What would you be willing to do to save someone, perhaps someone you loved? On a moment’s notice, for instance, would you lunge between that person and an assailant’s knife strike? In that same situation, what would you be willing do for yourself? And what if there were nothing, ultimately, to be done?

These and other such questions live in the untouched minutes—questions most of us are, fortunately, never compelled to answer, though the media exposes us daily to the stories of those who are. In February 2001, on what started out as a typical Sunday afternoon, Donald Morrill and his wife Lisa Birnbaum became the victims of a home invasion and found themselves faced with the specter of ultimate contingency. In The Untouched Minutes, Morrill recounts and examines the events of that day and its aftermath as well as the circumstances surrounding the murders of Dartmouth professors Half and Suzanne Zantop, which occurred the same week.

Set against the unfolding drama of post-9/11 America, The Untouched Minutes explores how violence and the threat of violence color and recast one’s assumptions and can plot the course of people facing the unknown, the unknowable, the irredeemable. Morrill presents a memorable portrait of what it means to take back the life that, finally, wasn’t taken, and in the process he offers a powerful meditation on terror and security, home and travel, art, race, luck, and our individual places in the wider world.

© 2004
102 pages

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Those minutes had beggared Don, and so he needed to understand what that begging had been for. His life was part of it—most vividly and elusively the life he had been allowed since that afternoon. But as an answer, it was clearly insufficient.

Months later, a way to begin came to him.

Dear Gregory:
Today, I understand, in yet another way, why lights burn all night in certain upstairs bedrooms. I fathom anew what it means to be frightened by a towel or a tumbling seed. I’m re-introduced to the absurd sturdiness of a bubble, and the persistent hiding game of broken glass and the timbre of its breaking. And so much else. And not enough else. I understand that these things result, partly, from begging you for my life, though I’m sure you don’t remember that moment as Lisa and I do.

Today is September 14, 2001. Tropical Storm Gabrielle (first known as Tropical Depression 8 ) has come ashore near Sarasota, tossing the trees and throwing the blossoms. The rain caroms from the roof of the shed across the patio in jagged panes of spray, as though from the bridge of a ship. To watch the rain now plunging, veering sidewise, dashing at each new unsuspected angle is to feel almost that the world is jutting upward, swooping, jerking this way and that, buffeted, confused. And the trees’ shimmying makes the day appear as though everything is coming loose bit by bit.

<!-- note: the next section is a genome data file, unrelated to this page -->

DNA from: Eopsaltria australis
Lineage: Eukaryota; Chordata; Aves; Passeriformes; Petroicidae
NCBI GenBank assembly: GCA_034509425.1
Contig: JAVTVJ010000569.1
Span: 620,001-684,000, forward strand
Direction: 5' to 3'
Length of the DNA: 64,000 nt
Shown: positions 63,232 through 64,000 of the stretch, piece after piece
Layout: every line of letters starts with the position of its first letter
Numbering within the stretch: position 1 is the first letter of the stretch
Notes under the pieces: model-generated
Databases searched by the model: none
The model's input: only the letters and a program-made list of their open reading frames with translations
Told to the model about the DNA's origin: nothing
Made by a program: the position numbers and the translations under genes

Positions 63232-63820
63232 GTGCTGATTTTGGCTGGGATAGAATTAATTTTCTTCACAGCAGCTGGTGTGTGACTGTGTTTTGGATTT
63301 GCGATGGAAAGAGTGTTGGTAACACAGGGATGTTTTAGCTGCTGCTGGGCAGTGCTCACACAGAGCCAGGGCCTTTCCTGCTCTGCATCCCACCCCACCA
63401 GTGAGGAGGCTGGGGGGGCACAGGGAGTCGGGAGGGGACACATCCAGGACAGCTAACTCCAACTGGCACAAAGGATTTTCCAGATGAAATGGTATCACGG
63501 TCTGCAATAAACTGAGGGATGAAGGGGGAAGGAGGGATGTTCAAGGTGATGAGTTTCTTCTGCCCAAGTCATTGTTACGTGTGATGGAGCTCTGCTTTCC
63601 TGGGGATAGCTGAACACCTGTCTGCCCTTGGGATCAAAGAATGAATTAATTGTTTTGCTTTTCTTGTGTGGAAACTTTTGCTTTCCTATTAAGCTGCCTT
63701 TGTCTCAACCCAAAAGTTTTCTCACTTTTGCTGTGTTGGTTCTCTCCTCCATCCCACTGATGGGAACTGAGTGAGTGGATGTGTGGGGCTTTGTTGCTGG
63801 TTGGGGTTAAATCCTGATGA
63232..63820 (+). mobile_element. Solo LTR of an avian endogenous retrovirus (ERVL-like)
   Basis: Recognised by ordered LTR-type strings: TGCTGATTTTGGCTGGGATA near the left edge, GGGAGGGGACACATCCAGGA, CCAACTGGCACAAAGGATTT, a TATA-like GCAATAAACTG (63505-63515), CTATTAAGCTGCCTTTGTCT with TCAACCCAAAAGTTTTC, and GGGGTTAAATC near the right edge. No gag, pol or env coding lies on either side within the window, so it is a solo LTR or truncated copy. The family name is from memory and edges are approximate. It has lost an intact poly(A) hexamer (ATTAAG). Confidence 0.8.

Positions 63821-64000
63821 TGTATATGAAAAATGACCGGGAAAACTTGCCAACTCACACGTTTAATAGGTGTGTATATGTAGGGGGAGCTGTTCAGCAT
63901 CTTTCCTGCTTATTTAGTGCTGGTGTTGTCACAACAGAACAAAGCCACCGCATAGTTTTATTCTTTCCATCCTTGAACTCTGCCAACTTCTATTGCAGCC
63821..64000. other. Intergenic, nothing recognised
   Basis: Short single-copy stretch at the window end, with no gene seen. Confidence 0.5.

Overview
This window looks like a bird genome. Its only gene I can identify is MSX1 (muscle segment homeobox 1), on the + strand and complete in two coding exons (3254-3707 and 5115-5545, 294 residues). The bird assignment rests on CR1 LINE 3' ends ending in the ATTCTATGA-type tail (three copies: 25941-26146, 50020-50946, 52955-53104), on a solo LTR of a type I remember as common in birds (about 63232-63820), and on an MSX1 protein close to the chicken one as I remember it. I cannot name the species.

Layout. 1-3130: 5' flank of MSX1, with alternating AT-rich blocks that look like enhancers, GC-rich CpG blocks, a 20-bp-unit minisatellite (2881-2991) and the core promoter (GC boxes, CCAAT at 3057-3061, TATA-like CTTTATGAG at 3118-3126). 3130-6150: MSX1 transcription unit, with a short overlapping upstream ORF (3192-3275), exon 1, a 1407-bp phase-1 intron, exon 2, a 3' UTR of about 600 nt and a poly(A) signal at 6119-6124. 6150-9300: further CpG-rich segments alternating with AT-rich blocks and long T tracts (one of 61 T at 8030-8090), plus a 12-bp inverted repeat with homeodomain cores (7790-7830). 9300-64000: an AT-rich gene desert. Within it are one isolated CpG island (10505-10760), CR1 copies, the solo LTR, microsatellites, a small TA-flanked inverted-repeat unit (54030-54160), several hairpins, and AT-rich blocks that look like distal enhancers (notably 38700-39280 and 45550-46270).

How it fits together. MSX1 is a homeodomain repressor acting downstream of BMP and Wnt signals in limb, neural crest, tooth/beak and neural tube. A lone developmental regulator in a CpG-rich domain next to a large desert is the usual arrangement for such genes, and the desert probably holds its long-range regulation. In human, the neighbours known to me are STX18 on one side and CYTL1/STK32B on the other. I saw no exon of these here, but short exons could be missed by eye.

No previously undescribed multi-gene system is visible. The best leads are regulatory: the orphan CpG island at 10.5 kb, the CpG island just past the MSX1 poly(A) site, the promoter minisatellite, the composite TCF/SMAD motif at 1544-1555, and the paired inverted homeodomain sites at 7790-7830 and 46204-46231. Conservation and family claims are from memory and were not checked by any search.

Maybe it is. In New York, at “the pile” that was the World Trade Center until three days ago, the rescuers are casting away debris in buckets, still hoping for survivors, though it’s raining there, too, bringing the dust to earth but now weighing everything down—more weight to the weight—and making it colder and slicker, and less likely that anyone trapped below the rubble can survive. On the radio, the reporters tell us about what they think they know, or what they believe it is responsible to tell us. Congress is giving the non-elected president money and sanction to go to war against terrorism, for the sake of future generations. The winds are gusting.

You, too, must be watching this storm and these broad events. We’re being told by various pundits that we are New Yorkers, that the destruction on Tuesday wounded us, too. (Would they agree the reverse was true—that what transpired between you and me and Lisa makes New Yorkers into Tampans?) The war now seems obscure because the enemy is obscure, and the battleground far-flung and yet near. Many are shocked that the attackers in New York and Washington, and on the plane that was forced to crash in Pennsylvania, could have understood beforehand they would be killing themselves as well as so many innocent bystanders. Who wants to believe that humanity could offer such possibility? About this, you must have known better, even if you’ve never actually articulated it. You must have known for a long time that each of us holds the other’s fate, most of all if he is willing to trade his fate for it.

So what is our correspondent begging for here?